Thanks to the advice I got from "stretch vs jessie" thread I decided to
do a clean install on a new (larger) microSD card. That leaves the old
filesystem unmolested and usable as a backup.
Are there any tools akin to Apple's Migration Assistant to automate,
or at least assist, the process of configuring the new system to
replace the old one? IIRC some things, like setting up the printer,
were fairly tedious.
Thanks for reading, and any ideas.
On Thu, 29 Mar 2018 18:41:58 +0000 (UTC),
bob prohaska , > Thanks to the advice I got from "stretch vs jessie" thread I decided to
Well, you can probably replace the new system's /etc/cups directory
with the old one, which contains your printer setup. I would just oopy
/etc to somewhere, then judiciously replace things as needed. You'll
need to insure that you have the relevant printer drivers available,
if they aren't included by default.
Lately, local configurations are put in files that end with .local
so that is some help. At least for some packages. rkhunter does this
Consulting Minister for Consultants, DNRC
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That's the sort of manual configuration I was hoping to avoid, but maybe
there's no choice. Replacing directories isn't too bad, but knowing which
directories to replace and files to edit is likely to provoke some hair
To my surprise, I looked in /usr/local/etc and found it empty. Thank you
for the warning!
This is exactly why some of us keep the config files we've edited in one
of our user directories, and make a copy of the file each time its
modified and working the way we want. Example: supposed I have a host
named babel and I've just edited /etc/profile.d/less.sh and like the
result, I'll copy it to ~/babel/etc/profile.d/less.sh - this way I not
only have a record of my changes but I also know exactly where to put my
copy after I've done a clean install and retrieved the /home directory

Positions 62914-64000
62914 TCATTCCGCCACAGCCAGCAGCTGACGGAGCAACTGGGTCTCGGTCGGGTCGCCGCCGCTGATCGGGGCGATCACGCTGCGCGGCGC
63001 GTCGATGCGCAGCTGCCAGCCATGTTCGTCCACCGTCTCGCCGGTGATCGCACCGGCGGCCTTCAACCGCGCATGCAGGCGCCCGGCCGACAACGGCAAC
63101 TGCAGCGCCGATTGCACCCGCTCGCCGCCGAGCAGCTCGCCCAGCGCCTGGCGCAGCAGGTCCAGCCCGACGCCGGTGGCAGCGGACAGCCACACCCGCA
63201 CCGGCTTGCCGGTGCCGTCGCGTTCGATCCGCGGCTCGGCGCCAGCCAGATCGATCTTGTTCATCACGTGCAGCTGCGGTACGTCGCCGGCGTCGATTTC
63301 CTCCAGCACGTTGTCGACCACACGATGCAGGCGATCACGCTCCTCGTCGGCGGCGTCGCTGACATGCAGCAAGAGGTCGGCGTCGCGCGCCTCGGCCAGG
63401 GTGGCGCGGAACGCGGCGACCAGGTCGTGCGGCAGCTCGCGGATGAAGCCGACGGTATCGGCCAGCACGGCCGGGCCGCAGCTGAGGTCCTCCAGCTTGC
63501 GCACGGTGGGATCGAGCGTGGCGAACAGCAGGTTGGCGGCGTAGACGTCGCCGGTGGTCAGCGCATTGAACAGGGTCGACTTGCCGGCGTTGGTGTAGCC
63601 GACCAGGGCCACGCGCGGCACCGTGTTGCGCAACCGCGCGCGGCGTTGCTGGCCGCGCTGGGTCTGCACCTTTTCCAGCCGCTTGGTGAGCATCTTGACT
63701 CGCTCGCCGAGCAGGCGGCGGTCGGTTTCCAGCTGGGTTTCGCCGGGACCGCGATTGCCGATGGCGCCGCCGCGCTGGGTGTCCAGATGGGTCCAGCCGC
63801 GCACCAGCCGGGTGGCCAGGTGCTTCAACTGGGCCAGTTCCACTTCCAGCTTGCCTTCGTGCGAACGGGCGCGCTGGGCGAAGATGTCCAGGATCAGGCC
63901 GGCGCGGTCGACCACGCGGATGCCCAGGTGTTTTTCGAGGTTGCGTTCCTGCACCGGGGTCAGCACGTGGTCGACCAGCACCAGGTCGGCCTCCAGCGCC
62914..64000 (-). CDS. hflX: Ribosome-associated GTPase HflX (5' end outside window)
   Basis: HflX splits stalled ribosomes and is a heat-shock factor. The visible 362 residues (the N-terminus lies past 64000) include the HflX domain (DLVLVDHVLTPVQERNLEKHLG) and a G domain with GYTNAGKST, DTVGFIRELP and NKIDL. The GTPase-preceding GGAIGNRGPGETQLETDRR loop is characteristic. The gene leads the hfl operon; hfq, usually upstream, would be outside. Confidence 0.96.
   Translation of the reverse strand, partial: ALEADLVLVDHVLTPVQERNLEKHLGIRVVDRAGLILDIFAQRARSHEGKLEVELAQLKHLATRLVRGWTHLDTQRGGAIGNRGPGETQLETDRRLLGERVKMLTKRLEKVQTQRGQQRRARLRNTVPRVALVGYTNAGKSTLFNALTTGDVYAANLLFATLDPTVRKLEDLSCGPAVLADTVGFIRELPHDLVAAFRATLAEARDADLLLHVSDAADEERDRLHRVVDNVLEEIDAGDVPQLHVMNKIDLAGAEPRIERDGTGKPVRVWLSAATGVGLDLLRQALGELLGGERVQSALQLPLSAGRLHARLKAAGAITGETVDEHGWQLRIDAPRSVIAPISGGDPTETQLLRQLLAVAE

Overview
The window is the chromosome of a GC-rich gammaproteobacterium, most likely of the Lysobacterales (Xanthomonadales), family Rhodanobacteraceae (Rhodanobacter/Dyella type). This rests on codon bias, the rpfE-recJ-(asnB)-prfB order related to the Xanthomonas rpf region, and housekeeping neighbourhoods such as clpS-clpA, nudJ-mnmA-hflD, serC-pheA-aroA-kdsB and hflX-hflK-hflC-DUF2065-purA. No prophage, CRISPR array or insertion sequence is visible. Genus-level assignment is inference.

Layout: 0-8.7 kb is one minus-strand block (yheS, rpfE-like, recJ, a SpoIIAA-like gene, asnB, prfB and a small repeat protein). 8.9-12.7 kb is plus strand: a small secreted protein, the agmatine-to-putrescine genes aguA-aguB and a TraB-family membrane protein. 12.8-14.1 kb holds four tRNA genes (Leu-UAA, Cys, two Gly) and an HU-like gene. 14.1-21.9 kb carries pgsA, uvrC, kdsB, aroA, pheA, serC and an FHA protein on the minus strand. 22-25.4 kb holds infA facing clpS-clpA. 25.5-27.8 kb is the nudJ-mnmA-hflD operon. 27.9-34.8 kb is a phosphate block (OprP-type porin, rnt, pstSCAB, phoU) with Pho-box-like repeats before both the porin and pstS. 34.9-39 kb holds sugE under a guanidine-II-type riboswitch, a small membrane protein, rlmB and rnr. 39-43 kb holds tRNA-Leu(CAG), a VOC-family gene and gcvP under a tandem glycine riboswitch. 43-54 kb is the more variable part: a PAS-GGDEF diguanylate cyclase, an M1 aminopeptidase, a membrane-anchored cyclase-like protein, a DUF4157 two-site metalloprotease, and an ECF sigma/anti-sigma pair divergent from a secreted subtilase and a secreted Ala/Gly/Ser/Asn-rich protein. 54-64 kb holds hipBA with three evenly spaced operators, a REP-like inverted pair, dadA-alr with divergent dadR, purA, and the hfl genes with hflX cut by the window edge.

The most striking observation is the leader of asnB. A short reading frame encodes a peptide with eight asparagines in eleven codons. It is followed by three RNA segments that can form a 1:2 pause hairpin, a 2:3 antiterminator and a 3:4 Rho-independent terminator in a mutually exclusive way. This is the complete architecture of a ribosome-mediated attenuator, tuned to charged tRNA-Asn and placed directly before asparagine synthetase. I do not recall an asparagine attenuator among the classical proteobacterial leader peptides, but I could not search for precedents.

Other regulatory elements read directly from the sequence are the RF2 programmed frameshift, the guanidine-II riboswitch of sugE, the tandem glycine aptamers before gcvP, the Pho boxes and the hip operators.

structure from the latest backup.
/usr/local/etc is AFAIK never used by distro packages. Just as you should
put programs you write in /usr/local/bin rather than /usr/bin, so you
should put their config files, if any, in /usr/local/etc
Similarly, if you download and compile source for a FOSS program you
should change its install tools to put the program in /usr/local/bin, any
new libraries in /usr/local/lib and its config file(s) in /usr/local/etc
because that makes sure that you, if the program should become part of a
standard package, your local version can't interfere with the package
version and vice versa. Note that I said "change its install tools"
because you'll find that all too many FOSS tarballs will try to install
stuff in /usr/bin, /usr/lib and /etc
There's another useful trick as well: run these two commands as root:
mv /usr/local /home/local
ln -s /home/local /usr/local
so that the /usr/local structure is now in /home/local and you've set up
a symlink called /usr/local that links to it. Why? Because this means
that everything you put in /usr/local is now backed up along with all
your stuff in /home *and will survive a clean install* because all you
need to do after a clean install and recovering /home from a backup is to
run as root:
rm -rf /usr/local
ln -s /home/local /usr/local
and all your locally developed and manually installed FOSS stuff will be
ready to use immediately.
And another point:
There is one special case for configuration files: its getting more
common for utility programs with configurations that are often heavily
modified to have a master configuration file that holds the main
configuration statements and then references a directory which is where
you are expected to put site-specific tweaks instead of editing the
master config file.
The iconic example is /etc/profile, which configures the bash shell.
You'll probably never need to modify /etc/profile because after its
contents have been applied it looks in /etc/profile.d and also applies
the contents of all the config files in that directory. In the case of
bash, this means setting up environment variables that affect the screen
display and modify the behavior of common commandline utilities, e.g.
less and tidy.
Its a common pattern: the linked directory is in the same place as the
configuration file and shares the same name but with a '.d' suffix. The
names of files in the linked directory generally don't matter unless the
order they are applied in is important - if this is the case their names
usually start with two digits.